Parshat Ki Teze 2018

Parshat Ki Teze 
By: Rabbi Moshe Goodman, Kollel Ohr Shlomo, Hebron

בס”ד

לשכנו תדרשו
Inviting the Holy Presence in Our Holy Land
To the Covert to the Orphan and the Widow it Shall Be

“Satisfy us with Your goodness…”

This prayer is said in our prayers of Shabbat, the day when the Holy Presence is revealed unto us and “satisfies” us as the “Shabbat Queen.” Our Sages also teach that material sustenance and satisfaction throughout the week also come in consequence due to the meals of Shabbat. In a number of sources (see Brachot 14 and Tanhuma Behalotcha 7) we see that our Sages homiletically interpret the word for “satisfy” – which contains the verb root s.v.a – as also indicating the number seven, “sheva”, for non-vowelled writing “sin” and “shin” are identical, and therefore they may be interchanged in homiletic interpretation. Therefore, we may say that the satisfaction, “svia” [verb root s.v.a], of the Shabbat is rooted to the identity of Shabbat being the “seventh day,” “hashvi’i”, of the same verb root s.v.a. In a similar way, we can contemplate the seventh year in the Land of Israel, the Shmita year, which brings satisfaction and sustenance to the poor, as the Torah says that on this year “the poor shall eat [the produce of the Shmita] year.” Just as the Holy Presence is accentuated on Shabbat, thereby providing spiritual and material satisfaction, so too it is the accentuation of the Holy Presence on the Shmita year in the Holy Land that provides satisfaction to those who are usually downtrodden and unsatisfied.

In truth, we see in this parsha that the satisfaction provided by the Land of Israel to the poor is not limited to the Shmita year. All agricultural gifts to the poor, such as shicheha of produce, grapes, or olives, as mentioned in this parsha, are applicable only in the Land of Israel on a Biblical level. If the Torah wishes to teach us only to make gestures of kindness towards the needy, it would follow that the commandment of shicheha should apply Biblically in the Diaspora too. However, from the unique connection of these gifts to the Land of Israel we may see how it is the “satisfying” nature of the Holy Land which provides for the needy, i.e those who would otherwise be not satisfied. In this way we may say that, just as on Shabbat the Holy Presence “satisfies” the soul and body in realm of time, so too the Holy Presence in the Land of Israel satisfies the soul and body in the realm of location. However, there are different levels in regard to the manifestation of this Presence. Therefore throughout the 7-year Shmita cycle specific gifts through specific criteria, such as peah, leket, and shicheha, are given to the poor, while on the Shmita year, when there is a special manifestation of the Holy Presence in the Land, a much more general “sustenance and satisfaction” is provided, thereby rendering all produce of the Land “ownerless” and open for the consumption of the needy throughout the entire year.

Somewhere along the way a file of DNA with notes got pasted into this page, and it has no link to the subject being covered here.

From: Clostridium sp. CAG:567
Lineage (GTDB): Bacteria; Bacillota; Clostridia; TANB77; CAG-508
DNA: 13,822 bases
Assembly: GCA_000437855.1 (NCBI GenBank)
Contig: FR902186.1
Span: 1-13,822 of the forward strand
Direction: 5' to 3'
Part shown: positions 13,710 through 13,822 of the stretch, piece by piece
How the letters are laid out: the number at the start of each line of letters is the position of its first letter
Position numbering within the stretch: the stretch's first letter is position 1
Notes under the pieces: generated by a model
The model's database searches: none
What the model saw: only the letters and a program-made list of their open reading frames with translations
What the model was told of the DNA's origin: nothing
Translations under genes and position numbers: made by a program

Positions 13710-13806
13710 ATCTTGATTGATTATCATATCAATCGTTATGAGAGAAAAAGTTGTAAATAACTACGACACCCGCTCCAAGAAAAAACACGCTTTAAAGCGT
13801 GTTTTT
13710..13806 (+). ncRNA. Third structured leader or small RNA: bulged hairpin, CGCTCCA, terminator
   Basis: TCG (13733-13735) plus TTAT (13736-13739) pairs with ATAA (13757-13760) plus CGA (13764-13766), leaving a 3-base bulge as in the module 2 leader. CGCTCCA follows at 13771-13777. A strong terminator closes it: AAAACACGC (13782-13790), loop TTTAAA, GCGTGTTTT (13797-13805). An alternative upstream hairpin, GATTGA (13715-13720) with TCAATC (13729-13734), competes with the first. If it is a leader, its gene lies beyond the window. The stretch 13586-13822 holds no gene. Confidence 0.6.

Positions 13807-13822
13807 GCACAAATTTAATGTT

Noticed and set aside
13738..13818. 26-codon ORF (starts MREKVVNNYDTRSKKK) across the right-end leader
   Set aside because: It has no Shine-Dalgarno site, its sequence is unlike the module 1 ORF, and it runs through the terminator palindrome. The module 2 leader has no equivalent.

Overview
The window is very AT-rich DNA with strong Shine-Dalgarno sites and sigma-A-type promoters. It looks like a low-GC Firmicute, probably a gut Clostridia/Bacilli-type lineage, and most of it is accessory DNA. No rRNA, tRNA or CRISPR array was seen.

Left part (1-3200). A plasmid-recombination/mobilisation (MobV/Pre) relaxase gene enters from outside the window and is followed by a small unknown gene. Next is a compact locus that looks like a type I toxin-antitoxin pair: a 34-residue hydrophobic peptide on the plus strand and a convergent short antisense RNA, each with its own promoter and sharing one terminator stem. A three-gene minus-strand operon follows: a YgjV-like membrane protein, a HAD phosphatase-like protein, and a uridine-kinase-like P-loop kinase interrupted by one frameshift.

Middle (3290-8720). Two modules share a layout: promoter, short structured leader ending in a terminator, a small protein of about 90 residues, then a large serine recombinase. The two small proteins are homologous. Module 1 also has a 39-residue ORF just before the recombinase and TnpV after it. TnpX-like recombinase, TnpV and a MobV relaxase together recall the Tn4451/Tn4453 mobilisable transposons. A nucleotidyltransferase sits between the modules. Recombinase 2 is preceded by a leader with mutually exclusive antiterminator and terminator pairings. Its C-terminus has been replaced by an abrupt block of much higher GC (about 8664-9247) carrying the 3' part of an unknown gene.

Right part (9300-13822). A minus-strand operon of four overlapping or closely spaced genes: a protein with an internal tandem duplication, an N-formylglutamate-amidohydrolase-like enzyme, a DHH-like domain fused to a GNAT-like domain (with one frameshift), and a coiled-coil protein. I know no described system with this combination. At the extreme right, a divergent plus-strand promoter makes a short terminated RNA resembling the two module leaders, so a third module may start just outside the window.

Even though we may not be poor on a material level, we can always see ourselves as “needy” for spiritual “satisfaction,” as the Divine Light is infinite, and we are always “needy” for self-perfection. It is in our Holy Land that we can indeed achieve spiritual satisfaction, which in turn illuminates our consciousness to realize our “neediness” towards even higher spiritual levels, causing a continuous process of joy and satisfaction along with the thirst and aspiration for more. Upon Hebron it is said “Hebron was built “seven years before Zoan of Egypt.” Based on the homiletics of our Sages on the word “seven” – “sheva” – we may also say that there is a special power of “satisfaction” – “svia” – that lies with Hebron. Indeed, just as the Holy Land provides satisfaction, so too Hebron, the Beacon of the Holy Land, provides special spiritual and material satisfaction even more [as hinted by the word “before”] than “Zoan of Egypt”, upon which it is said “like the paradise of Hashem, like the land of Egypt.” (Gen. 13, 10)

This parsha contains many laws that are discussed at length by the poskim. One of the great poskim of Hebron was Rabbi Yosef Abuhav. Rabbi Abuhav was born in Venice approximately in 5400 (1640). In absence of his father, he assumed the position as the Rosh Yeshiva at his father’s yeshiva. In 5460 (1700) he moved to Hebron, where he also passed away. His Torah works were not printed, but many of his halachic rulings are mentioned in the Hida’s sefer “Haim Shaal”. The Hida praises him extensively.

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Real Stories from the Holy Land #277

“One week I had been making great effort in evaluating and calculating tithes that I give towards charity. On Shabbat of that week I was called to the Torah for an aliyah which begins “you shall give tithes.”

Sources: Rambam Matnot Aniim ch. 1, Sefer Hebron 119

Comments, questions, and/or stories, email gmoshemoran613@gmail.com